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HP Auto-MDIX technology
HP's Auto-MDIX technology describes an apparatus for configuring network media connections in local area networks. Specifically, U.S. Patents 6,175,865 and 6,460,078 describe a means of automatically configuring node interface devices having Media Dependent Interfaces (MDI) to avoid lock step operations and thereby prevent improper connections. The key benefit of this technology is to eliminate the need for special "crossover" cables when connecting LAN devices together.
Many local area network (LAN) products use a medium consisting of twisted pair copper wire pairs for the transmission and reception of data. It is generally a requirement that one or more pairs be used for transmission of data in one direction and one or more other pairs to receive data in the opposite direction. The connection between two node devices is a link. Many LAN devices, which employ a full-duplex medium, have different pairs for transmission than for reception and require, therefore, that each end of the link use a defined assignment for its twisted pair connector to a particular pair of wires. If the transmit pair of wires of one device is connected to the transmit connectors of another, obviously the communication link will fail.
Most LAN standards address this problem by assigning different connector pins to the wires in the twisted pair at the RJ-45, which is often referred to as the Media Dependent Interface (MDI). In switched networks, Network Interface Devices (NIC) may be directly connected to another NIC, or a repeater may be connected to another repeater, or a repeater may alternately be connected to a switch. Depending upon the assignment of pins in the network interface, it is sometimes necessary to use a crossover cable to address the problem that both products use the same pin designations on their interfaces. Determining whether the interface requires this cable can cause confusion and frustration if the customer lacks the necessary cable.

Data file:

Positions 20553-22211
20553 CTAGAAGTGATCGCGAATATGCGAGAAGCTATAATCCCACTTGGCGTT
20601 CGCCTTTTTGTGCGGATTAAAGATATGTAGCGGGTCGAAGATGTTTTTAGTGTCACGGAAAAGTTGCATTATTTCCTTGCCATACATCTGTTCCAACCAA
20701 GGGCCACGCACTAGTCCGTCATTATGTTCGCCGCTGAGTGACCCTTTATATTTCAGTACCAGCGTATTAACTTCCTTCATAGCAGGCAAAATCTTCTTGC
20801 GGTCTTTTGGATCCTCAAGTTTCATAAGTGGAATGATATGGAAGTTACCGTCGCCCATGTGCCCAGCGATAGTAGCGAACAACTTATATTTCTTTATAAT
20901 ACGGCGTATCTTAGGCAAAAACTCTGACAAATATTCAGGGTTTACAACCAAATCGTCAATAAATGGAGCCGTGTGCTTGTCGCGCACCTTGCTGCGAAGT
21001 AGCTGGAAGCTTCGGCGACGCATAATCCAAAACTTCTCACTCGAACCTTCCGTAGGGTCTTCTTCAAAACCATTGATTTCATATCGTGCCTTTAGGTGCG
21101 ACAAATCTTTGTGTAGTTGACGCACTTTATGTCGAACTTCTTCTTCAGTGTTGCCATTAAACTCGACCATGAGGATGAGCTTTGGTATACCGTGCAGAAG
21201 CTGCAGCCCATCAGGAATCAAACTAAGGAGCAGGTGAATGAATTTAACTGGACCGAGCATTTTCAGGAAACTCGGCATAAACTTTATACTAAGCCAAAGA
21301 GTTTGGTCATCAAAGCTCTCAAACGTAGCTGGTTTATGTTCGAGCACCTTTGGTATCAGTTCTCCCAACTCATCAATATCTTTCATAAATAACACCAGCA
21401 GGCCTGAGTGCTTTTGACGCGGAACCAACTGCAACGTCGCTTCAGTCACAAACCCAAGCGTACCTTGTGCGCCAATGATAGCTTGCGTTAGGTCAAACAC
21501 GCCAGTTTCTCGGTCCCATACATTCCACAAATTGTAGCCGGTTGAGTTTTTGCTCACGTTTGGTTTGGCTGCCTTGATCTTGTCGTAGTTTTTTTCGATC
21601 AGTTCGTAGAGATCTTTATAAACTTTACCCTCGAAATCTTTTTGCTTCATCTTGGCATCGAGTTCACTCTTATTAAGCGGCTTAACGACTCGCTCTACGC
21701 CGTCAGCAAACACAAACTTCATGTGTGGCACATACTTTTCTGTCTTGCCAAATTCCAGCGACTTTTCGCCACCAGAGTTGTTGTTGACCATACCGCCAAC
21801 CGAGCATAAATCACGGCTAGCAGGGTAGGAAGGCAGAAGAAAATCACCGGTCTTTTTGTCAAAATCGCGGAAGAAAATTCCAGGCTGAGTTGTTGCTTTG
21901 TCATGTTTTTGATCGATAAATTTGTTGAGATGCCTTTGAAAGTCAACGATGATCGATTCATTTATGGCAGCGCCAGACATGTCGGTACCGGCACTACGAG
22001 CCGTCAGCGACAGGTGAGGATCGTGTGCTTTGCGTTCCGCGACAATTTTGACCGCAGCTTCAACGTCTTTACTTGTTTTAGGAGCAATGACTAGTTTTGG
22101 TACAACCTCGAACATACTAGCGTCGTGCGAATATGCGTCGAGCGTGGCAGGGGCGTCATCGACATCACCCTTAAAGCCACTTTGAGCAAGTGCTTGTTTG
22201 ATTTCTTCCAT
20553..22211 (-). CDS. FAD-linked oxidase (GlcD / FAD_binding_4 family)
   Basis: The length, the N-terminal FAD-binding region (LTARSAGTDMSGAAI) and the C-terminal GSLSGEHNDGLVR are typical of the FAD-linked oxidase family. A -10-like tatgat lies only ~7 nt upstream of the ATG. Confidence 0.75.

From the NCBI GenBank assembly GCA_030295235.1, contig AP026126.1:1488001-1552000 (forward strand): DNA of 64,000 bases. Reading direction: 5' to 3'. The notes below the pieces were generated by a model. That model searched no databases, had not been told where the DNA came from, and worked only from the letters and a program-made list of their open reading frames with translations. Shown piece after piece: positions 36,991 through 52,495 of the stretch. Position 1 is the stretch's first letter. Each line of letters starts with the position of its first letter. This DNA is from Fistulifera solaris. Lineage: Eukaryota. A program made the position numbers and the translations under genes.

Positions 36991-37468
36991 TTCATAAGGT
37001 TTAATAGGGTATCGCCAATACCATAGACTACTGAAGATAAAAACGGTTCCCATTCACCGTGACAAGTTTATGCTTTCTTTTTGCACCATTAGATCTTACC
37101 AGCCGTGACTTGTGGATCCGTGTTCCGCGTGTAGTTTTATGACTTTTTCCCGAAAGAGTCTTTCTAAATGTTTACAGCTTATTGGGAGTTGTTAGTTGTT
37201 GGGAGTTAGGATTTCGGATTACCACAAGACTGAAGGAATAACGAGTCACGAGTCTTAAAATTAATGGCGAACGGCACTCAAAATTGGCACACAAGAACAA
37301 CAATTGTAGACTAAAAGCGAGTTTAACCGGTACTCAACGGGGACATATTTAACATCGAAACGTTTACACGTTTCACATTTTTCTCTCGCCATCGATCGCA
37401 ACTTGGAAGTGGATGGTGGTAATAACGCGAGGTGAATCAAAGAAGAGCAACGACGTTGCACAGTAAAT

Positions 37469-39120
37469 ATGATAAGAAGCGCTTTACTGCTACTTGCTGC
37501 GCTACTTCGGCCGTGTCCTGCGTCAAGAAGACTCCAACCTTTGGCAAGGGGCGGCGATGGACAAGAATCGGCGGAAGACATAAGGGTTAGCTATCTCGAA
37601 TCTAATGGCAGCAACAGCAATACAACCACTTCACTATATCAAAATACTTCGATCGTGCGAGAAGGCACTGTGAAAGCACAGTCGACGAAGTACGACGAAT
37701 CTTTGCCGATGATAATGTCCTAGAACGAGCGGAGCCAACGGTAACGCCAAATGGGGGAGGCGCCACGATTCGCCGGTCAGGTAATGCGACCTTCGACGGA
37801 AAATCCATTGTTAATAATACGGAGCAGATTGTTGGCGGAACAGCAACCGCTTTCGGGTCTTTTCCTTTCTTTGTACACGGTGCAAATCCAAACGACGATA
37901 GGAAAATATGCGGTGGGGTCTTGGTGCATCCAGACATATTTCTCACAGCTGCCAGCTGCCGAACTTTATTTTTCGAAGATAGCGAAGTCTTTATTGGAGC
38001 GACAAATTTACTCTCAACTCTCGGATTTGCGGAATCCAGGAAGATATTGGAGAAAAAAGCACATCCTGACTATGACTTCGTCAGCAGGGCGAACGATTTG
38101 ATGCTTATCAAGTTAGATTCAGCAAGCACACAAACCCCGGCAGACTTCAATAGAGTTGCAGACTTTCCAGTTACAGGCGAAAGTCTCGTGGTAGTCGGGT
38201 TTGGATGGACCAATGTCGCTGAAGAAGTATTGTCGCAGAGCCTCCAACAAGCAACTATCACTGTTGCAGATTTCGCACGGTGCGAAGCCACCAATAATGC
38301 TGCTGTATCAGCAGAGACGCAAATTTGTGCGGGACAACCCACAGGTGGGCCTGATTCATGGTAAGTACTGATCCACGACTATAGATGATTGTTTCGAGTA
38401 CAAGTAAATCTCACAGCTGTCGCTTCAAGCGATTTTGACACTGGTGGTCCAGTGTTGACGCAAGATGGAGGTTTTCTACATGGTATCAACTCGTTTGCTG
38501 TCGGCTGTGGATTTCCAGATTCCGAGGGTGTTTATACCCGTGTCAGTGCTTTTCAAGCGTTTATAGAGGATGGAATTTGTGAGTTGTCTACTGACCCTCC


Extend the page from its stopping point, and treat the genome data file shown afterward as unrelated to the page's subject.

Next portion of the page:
To get around this problem, some products use a manual "MDIX" switch. But that still requires user intervention. The need arose, then, for automatically ensuring viable connections among MDIs in complex LANs. HP's Auto-MDIX technology effectively solves the problem of lock step interaction among devices having MDIs from various well-known manufacturers.
Having licensed the technology to several of the leading PHY device manufacturers, HP is now offering a complete licensing program based around the technology, and the company expects that more than 200 million ports utilizing this technology will ship this year. For further information, contact HP's Intellectual Property Licensing organization.